Understanding colonoscopy and polypectomy

At Icon Specialist Centre we offer the latest in treatment methods and technologies to treat gastrointestinal and colorectal conditions.

Our experienced team of colorectal surgeons are dedicated to delivering exceptional care and supporting you through your diagnosis, treatment, and beyond.

Understanding colonoscopy and polypectomy

Ahead of your colonoscopy, it’s normal to feel a bit overwhelmed by the amount of new information people are sharing with you.

Knowing more about your procedure and what to expect before and after can help you prepare. The following information has been put together to help you understand your procedure and we hope to reduce any concerns you have.

We encourage you to speak to your doctor and care team, who are here to support you throughout your time at Icon.

We will always have time to talk to you and answer your questions.

What is a colonoscopy?

A colonoscopy is a short procedure performed under monitored anaesthetic care (MAC) or intravenous sedation (IVS) to investigate or diagnose colorectal conditions including:

  • Colorectal cancer
  • Polyps
  • Diverticular disease
  • Inflammatory bowel disease (Crohn’s disease or ulcerative colitis)
  • Gastrointestinal stromal tumour
  • Varices
  • Abnormal vascular lesions in intestine (e.g angiodysplasia)

The procedure is performed using a colonoscope to view the entire length of the bowel and investigate abnormal tissue or polyps.  It involves the insertion of a long, flexible tube with a camera, which includes a light, irrigiation and insufflation systems, into the anus through to the caecum or terminal ileum. Your colorectal surgeon may biopsy abnormal polyps or suspicious lesions present in the bowel walls for further examination. Using different accessory instruments, it can be used to both diagnose and treat a range of conditions through procedures such as biopsy (taking a tissue sample for further examination), polypectomy (removal of polyps), endoscopic dissection, haemostasis and stenting (to relieve obstruction).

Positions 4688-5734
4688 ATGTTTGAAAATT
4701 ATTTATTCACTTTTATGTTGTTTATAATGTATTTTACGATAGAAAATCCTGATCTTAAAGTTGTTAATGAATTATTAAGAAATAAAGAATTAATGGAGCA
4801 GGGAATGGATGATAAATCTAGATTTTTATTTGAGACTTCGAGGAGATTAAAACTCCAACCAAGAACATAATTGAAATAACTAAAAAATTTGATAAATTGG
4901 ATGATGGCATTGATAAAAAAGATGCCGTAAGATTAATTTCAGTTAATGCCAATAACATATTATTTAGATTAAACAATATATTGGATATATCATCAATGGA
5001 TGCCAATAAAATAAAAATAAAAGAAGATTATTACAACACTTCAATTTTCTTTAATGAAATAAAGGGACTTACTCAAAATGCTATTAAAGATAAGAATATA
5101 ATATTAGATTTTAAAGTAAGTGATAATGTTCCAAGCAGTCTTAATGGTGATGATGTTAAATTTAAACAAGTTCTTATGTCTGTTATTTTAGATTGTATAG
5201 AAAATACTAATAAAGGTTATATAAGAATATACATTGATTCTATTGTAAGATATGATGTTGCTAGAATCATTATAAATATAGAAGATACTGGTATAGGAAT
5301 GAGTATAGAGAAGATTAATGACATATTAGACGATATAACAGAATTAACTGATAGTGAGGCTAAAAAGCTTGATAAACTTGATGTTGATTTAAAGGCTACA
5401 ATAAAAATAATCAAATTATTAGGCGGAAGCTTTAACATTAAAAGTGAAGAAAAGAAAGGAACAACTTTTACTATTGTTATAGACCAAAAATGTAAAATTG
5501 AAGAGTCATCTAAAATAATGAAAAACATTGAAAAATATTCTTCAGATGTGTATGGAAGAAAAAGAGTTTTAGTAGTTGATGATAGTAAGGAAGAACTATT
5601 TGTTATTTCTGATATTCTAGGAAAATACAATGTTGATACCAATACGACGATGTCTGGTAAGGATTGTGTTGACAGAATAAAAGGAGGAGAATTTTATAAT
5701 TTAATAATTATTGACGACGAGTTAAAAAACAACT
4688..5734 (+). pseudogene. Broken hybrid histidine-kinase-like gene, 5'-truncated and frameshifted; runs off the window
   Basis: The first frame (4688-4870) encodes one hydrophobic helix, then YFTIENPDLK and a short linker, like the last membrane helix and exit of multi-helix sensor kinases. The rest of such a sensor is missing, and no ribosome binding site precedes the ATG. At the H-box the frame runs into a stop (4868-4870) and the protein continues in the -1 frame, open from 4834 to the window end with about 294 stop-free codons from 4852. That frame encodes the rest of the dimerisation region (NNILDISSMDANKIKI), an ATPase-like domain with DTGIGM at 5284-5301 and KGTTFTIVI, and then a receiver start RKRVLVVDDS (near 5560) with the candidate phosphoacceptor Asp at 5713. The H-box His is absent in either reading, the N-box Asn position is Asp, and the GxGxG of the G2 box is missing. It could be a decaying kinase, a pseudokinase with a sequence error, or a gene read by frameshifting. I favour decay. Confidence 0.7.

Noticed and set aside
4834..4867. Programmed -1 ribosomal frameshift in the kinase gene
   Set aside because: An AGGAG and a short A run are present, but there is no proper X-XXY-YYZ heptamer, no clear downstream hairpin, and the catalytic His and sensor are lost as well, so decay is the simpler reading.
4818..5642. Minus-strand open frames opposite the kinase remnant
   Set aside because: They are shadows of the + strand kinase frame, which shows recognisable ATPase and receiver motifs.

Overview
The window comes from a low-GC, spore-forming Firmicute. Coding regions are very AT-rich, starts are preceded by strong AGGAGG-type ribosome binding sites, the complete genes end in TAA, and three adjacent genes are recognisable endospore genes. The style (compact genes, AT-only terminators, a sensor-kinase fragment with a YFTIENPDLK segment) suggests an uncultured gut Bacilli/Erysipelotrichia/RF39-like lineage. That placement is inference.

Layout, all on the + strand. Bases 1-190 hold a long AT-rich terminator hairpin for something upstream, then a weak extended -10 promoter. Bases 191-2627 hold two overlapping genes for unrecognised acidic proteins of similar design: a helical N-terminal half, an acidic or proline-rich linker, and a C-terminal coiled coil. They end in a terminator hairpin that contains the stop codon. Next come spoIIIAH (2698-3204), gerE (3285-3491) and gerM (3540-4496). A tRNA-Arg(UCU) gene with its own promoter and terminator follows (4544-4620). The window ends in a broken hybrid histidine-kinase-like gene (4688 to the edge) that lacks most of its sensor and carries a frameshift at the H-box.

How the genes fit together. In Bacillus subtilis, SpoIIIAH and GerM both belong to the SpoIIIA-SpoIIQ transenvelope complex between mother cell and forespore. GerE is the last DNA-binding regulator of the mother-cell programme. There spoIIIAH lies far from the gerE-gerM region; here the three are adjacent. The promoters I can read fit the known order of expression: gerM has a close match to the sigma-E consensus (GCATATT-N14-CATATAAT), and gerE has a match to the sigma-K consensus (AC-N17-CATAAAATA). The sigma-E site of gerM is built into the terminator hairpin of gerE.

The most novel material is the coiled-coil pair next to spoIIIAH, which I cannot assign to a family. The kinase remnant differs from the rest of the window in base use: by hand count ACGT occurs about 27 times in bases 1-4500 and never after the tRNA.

Why is a colonoscopy performed?

Your colorectal surgeon may suggest a colonoscopy to investigate or diagnose colorectal conditions if you are over 50 years of age, have a personal history of colorectal cancer or inflammatory bowel disease or a family history of colorectal cancer. A colonoscopy may be performed for further investigation if you:

  • Receive a positive result from a faecal occult blood test
  • Experience any of the below:
    • Blood or mucus discharge from the rectum
    • Altered bowel habits
    • Tenesmus
    • Anaemia
    • A mass in the abdomen
    • Chronic diarrhoea or constipation

Common questions

It’s natural to want to know more about your procedure. We’ve included some common questions that patients ask about a colonoscopy to help you. Your treatment team at Icon can also answer any additional questions that you have at any point in time.

How do I prepare for a colonoscopy?

Prior to a colonoscopy, it is important to inform your doctor of any drug allergy, regular medications (e.g. oral hypoglycaemic drug, anti-coagulant, anti-platelet agent) or pre-existing medical condition (e.g. diabetes mellitus, hypertension, ischaemic heart disease, valvular heart disease, pacemaker in situ). If you are currently on blood thinners, these should be stopped prior to the colonoscopy as advised by your doctor.

To prepare for your colonoscopy, you will be required to follow a bowel preparation process to empty your bowel and fast for six hours prior to your procedure.

  • Diet – a low residue diet should be commenced three days before the colonoscopy, avoiding high fiber food such as vegetables, fruits, beans, cereals and dairy product. Stop iron supplements at least three to four days prior to procedure. On the day before the colonoscopy a fluid diet should be commenced (e.g. rice water, clear soup and fluid, avoiding dairy products).
  • Laxatives – finish the laxatives provided the night before or in the morning of the day of colonoscopy as prescribed by your doctor to empty the bowel
  • Fluids – it is recommended to drink clear fluids to avoid dehydration ahead of your procedure until six hours before the procedure
  • Medications – continue to take any prescribed medications unless advised otherwise by your doctor

Making an appointment

Find out how to make an appointment at IconSpecialist Centre, or request more information from your nearest centre.
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Care team

Every member of Icon’s team is here to help. Here are some of the team members you may meet and how they will be involved in your treatment.
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Our doctors

Icon brings together a strong and prominent team of medical specialists.
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